As a parent, the way you frame a question to your children, especially if they're younger... Now, my kids are all under the age of 11, so I'm not writing my parenting book yet, for at least 20 years to see if any of this crap I tell you actually works in real life. But I think you sometimes as a parent are tempted when your kids are small to give them too many choices and too many options... about dinner, about clothes, just all kinds of options.

And in my personal parenting philosophy, I don't ever give my children a fill in the blank question when I'm asking them to do something for me. I give 'em multiple choice. You know? So it's not "do you want to eat your broccoli". I don't ask my kids that. My kids, what I might say is, "Would you rather eat your broccoli or never play video games or see the light of day again?"

So now see, you have a choice. I'm not telling you you have to eat your broccoli. I'm just informing you of the consequences of not eating the broccoli. That's called framing. And I learned it from a counselor. This counselor one time was preparing me to go into a high intensity, high stress situation, and he said, "You get all stressed out every time you go around these people." I said, "I do." I said, "They're stressful people."

He said, "But what if this time you made a game out of it?" And I said, "Tell me more about this game," 'cause I like to play games. I'm the kind of guy who will turn any conversation into a game. Ask Holly. I like to play "Would You Rather". I like to play "What If". I can turn any conversation into a game. And I'm competitive by nature. So when he told me I could make it like a game, that got my attention.

He said, "Yeah, when you go into this situation, you know they're crazy, so go in like you're a sociologist, like you are studying their species of crazy and you have to bring back a field report on the craziness of these people." So he gave me a technique. I didn't know at the time that he was teaching me cognitive framing. How fancy is that? He was teaching me that I could take a situation or information, facts... I could take it and frame it a different way.

Now advertisers are doing this to you all the time. Politicians are doing this to you occasionally. It is the invisible frame by which they present the issue or the argument, and you don't even see that it's there, which brings us to Hebrews 11, where it says that "the worlds were framed by the word of God". When I say framed, if you're in the construction industry, you picture the raw material that builds a house and the dimensions of it when you frame the house up, when you frame the house up.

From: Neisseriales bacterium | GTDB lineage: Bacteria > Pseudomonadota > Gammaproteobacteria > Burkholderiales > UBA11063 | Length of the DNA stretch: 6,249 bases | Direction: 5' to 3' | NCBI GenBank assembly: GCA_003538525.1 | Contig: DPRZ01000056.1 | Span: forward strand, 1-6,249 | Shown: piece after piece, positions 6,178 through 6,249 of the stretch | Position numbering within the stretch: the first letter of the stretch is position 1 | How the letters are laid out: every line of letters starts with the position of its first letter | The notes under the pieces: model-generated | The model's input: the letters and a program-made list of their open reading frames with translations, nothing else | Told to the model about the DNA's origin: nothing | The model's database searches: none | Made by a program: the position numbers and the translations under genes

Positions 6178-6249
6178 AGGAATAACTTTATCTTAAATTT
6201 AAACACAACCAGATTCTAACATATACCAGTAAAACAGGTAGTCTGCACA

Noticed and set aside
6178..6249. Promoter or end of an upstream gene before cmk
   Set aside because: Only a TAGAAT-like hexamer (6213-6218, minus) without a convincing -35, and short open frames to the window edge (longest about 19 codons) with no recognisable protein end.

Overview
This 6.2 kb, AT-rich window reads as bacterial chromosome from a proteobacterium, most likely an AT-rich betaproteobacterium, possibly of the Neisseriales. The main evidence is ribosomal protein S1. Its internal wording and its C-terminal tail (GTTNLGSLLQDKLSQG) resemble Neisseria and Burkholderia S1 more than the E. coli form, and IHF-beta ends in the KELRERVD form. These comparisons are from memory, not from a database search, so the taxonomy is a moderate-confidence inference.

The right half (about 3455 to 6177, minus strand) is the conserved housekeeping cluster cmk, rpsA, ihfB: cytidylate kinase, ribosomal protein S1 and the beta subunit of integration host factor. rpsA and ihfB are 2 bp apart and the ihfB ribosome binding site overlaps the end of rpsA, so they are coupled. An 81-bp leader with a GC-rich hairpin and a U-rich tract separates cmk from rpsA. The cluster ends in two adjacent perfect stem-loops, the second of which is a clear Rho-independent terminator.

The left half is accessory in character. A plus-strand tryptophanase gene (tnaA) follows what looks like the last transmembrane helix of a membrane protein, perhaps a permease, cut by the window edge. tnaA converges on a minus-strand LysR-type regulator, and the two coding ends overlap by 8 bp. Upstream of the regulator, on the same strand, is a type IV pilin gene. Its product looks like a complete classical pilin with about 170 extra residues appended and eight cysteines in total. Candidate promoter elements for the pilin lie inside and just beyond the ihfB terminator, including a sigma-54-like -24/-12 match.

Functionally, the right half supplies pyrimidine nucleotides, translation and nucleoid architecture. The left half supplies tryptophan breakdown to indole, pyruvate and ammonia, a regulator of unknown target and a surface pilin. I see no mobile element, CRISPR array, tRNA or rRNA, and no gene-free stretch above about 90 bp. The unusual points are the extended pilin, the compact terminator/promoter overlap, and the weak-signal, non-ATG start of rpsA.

Well, that's a good picture because the scripture says that when God was looking around for something strong enough to build the world with, there was no substitute for the raw material of His word. So God framed and build the world which is visible through the word which is invisible.

Now we, as His children, get to imitate Him in our life through this thing called faith. That is, we get to take the same stuff that God used to frame the world and frame our lives with it if we choose to; that the same word of God that framed the ocean can frame my situation on a Tuesday afternoon if I choose to use it. So I want to talk about it for a little while today because I want to build my life with something that is sturdy and solid.

So I want to know, "God, can I borrow some of this raw material, the rhema, the word, the rhema..." You've heard this before. The word of God is powerful enough to shape and create my life. Now, I get to frame my life using the same substance that God used to make my world. And so, I've got to get a sense of focus. Would you right that word down, focus?

Some of you are playing on your phone, but you need to focus and write down the word focus. Multi-tasking self, you need to focus. Touch your neighbor say, "Focus." Tell 'em focus on me. Focus on me. I told you I'd do it. Now, here's the part about this thing called focus, okay. Focus is a skill that must be sharpened continually.

And I get a lot of practice with it in preaching, because how well I think my sermon is going totally depends on which person I focus on while I'm preaching. Some of you make me suicidal. I mean, like, if I only had you to look at while I preached, I would blow my brains out on stage. But I'm really good at this now. I'm a professional, so I don't really look at the crowd. I scan. And I'm looking for love. That's what I'm looking for. But I'm really good at it.